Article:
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Why I became an oncologist
An unidentified patient goes through chemotherapy treatment.
June 3rd, 2011
07:10 AM ET

Why I became an oncologist

Editor's note: George Sledge, M.D., is president of the American Society of Clinical Oncologists, the organization of America’s cancer doctors, whose annual meeting begins today. Treating cancer can be an extraordinarily difficult field, guiding patients on a roller coaster ride of fear, pain and sometimes true exhilaration. Dr. Sledge shares the story of the patient who made him decide to become an oncologist.

Cancer doctors tend to get to their profession in one of three ways. Some are drawn in through their love of cancer science. Cancer has always been something like a cobra to those who study it: dangerous and beautiful and endlessly fascinating. Cancer is a universe. One can spend an entire life exploring it without ever getting bored, for the biology of cancer is the biology of life.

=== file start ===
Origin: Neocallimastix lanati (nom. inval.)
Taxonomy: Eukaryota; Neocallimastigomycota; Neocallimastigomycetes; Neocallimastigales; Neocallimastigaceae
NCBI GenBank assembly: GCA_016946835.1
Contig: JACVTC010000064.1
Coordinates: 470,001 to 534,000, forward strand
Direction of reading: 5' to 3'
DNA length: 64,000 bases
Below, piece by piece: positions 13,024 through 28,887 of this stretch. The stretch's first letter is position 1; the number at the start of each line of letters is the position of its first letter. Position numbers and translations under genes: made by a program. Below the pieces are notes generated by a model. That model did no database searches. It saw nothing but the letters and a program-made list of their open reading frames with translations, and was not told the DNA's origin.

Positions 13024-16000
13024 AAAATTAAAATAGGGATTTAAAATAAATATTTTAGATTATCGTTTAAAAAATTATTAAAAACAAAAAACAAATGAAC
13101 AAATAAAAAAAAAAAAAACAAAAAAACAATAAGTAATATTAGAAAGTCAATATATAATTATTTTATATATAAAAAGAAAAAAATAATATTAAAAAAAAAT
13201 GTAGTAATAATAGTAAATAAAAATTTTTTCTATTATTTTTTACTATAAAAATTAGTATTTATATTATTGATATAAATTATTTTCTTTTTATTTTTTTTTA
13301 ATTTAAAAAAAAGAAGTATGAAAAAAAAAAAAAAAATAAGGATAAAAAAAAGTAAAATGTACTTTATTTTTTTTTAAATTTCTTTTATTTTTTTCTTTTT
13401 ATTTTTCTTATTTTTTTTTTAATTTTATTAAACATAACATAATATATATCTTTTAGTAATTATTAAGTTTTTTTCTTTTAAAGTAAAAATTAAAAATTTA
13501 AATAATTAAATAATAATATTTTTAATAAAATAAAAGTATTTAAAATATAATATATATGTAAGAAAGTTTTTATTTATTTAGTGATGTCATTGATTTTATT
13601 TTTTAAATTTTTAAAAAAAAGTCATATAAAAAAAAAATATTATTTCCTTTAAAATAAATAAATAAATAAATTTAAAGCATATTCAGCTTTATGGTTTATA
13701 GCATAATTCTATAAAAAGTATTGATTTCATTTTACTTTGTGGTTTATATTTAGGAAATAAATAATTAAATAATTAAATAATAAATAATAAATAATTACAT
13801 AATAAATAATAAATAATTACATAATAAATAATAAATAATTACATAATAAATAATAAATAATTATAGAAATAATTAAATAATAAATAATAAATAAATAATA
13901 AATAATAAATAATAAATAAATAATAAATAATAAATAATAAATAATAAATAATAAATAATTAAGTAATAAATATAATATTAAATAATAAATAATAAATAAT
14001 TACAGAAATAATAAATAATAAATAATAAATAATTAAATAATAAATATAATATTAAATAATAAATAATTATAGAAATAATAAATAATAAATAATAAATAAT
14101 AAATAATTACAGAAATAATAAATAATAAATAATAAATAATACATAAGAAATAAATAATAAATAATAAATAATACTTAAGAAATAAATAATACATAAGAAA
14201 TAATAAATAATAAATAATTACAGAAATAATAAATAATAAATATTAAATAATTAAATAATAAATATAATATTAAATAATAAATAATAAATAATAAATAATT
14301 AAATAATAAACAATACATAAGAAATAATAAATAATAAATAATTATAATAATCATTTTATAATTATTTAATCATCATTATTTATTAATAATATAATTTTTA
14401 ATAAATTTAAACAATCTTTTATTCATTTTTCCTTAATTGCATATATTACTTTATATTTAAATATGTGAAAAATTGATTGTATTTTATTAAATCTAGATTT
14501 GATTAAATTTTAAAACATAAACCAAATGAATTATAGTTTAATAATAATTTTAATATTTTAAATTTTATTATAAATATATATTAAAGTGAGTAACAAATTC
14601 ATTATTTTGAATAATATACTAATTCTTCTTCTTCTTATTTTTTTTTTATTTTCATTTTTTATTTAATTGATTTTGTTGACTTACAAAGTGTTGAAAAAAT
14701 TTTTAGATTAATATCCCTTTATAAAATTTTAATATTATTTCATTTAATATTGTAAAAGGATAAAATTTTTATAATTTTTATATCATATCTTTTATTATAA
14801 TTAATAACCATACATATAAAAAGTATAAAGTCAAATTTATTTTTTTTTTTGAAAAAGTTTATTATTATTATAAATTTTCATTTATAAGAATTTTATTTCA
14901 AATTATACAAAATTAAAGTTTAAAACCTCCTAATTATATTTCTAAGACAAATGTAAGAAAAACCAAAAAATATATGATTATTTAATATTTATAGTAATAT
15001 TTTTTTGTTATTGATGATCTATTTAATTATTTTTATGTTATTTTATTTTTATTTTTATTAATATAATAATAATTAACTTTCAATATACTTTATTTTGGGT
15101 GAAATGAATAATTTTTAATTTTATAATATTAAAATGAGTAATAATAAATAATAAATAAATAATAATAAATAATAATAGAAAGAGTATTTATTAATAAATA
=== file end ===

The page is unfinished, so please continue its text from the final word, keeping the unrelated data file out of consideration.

Some doctors are inspired by a great teacher. Medicine is still a profession dominated by old-world apprenticeships, where a mentor’s passion can be transmitted to a new generation. I have known several oncologists whose careers turned on chance encounters with inspiring professors.

Others get there by way of their patients. I’m one of these. When I was a resident, cancer patients were the ones who touched my heart. In fact, I can remember the very moment I started my path to becoming an oncologist.
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